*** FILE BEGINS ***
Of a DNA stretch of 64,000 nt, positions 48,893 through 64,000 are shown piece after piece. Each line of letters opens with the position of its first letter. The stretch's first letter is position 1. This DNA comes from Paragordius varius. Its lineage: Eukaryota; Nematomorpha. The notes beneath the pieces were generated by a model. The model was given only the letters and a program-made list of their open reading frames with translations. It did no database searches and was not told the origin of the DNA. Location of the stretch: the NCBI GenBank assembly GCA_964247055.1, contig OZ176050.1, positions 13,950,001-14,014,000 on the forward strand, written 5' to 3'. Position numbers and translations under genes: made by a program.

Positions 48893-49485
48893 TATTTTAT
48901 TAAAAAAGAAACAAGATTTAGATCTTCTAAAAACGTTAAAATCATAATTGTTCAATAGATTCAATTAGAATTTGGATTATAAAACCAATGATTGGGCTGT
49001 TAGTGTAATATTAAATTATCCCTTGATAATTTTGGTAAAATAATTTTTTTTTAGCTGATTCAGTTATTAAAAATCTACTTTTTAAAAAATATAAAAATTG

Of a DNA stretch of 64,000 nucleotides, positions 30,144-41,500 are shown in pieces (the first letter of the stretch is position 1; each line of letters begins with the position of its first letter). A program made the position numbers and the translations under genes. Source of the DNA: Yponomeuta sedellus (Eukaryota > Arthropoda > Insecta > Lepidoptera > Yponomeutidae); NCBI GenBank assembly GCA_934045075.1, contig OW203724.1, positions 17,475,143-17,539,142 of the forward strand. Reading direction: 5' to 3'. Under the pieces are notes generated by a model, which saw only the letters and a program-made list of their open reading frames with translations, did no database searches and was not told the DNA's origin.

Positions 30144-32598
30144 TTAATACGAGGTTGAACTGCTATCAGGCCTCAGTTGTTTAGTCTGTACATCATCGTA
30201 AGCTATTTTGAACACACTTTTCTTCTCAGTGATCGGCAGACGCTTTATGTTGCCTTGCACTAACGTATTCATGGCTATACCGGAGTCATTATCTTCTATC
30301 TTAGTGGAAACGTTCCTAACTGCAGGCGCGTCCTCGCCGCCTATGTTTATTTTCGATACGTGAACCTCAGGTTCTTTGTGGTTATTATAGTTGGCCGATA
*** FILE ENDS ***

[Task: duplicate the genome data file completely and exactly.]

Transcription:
Of a DNA stretch of 64,000 nt, positions 48,893 through 64,000 are shown piece after piece. Each line of letters opens with the position of its first letter. The stretch's first letter is position 1. This DNA comes from Paragordius varius. Its lineage: Eukaryota; Nematomorpha. The notes beneath the pieces were generated by a model. The model was given only the letters and a program-made list of their open reading frames with translations. It did no database searches and was not told the origin of the DNA. Location of the stretch: the NCBI GenBank assembly GCA_964247055.1, contig OZ176050.1, positions 13,950,001-14,014,000 on the forward strand, written 5' to 3'. Position numbers and translations under genes: made by a program.

Positions 48893-49485
48893 TATTTTAT
48901 TAAAAAAGAAACAAGATTTAGATCTTCTAAAAACGTTAAAATCATAATTGTTCAATAGATTCAATTAGAATTTGGATTATAAAACCAATGATTGGGCTGT
49001 TAGTGTAATATTAAATTATCCCTTGATAATTTTGGTAAAATAATTTTTTTTTAGCTGATTCAGTTATTAAAAATCTACTTTTTAAAAAATATAAAAATTG

Of a DNA stretch of 64,000 nucleotides, positions 30,144-41,500 are shown in pieces (the first letter of the stretch is position 1; each line of letters begins with the position of its first letter). A program made the position numbers and the translations under genes. Source of the DNA: Yponomeuta sedellus (Eukaryota > Arthropoda > Insecta > Lepidoptera > Yponomeutidae); NCBI GenBank assembly GCA_934045075.1, contig OW203724.1, positions 17,475,143-17,539,142 of the forward strand. Reading direction: 5' to 3'. Under the pieces are notes generated by a model, which saw only the letters and a program-made list of their open reading frames with translations, did no database searches and was not told the DNA's origin.

Positions 30144-32598
30144 TTAATACGAGGTTGAACTGCTATCAGGCCTCAGTTGTTTAGTCTGTACATCATCGTA
30201 AGCTATTTTGAACACACTTTTCTTCTCAGTGATCGGCAGACGCTTTATGTTGCCTTGCACTAACGTATTCATGGCTATACCGGAGTCATTATCTTCTATC
30301 TTAGTGGAAACGTTCCTAACTGCAGGCGCGTCCTCGCCGCCTATGTTTATTTTCGATACGTGAACCTCAGGTTCTTTGTGGTTATTATAGTTGGCCGATA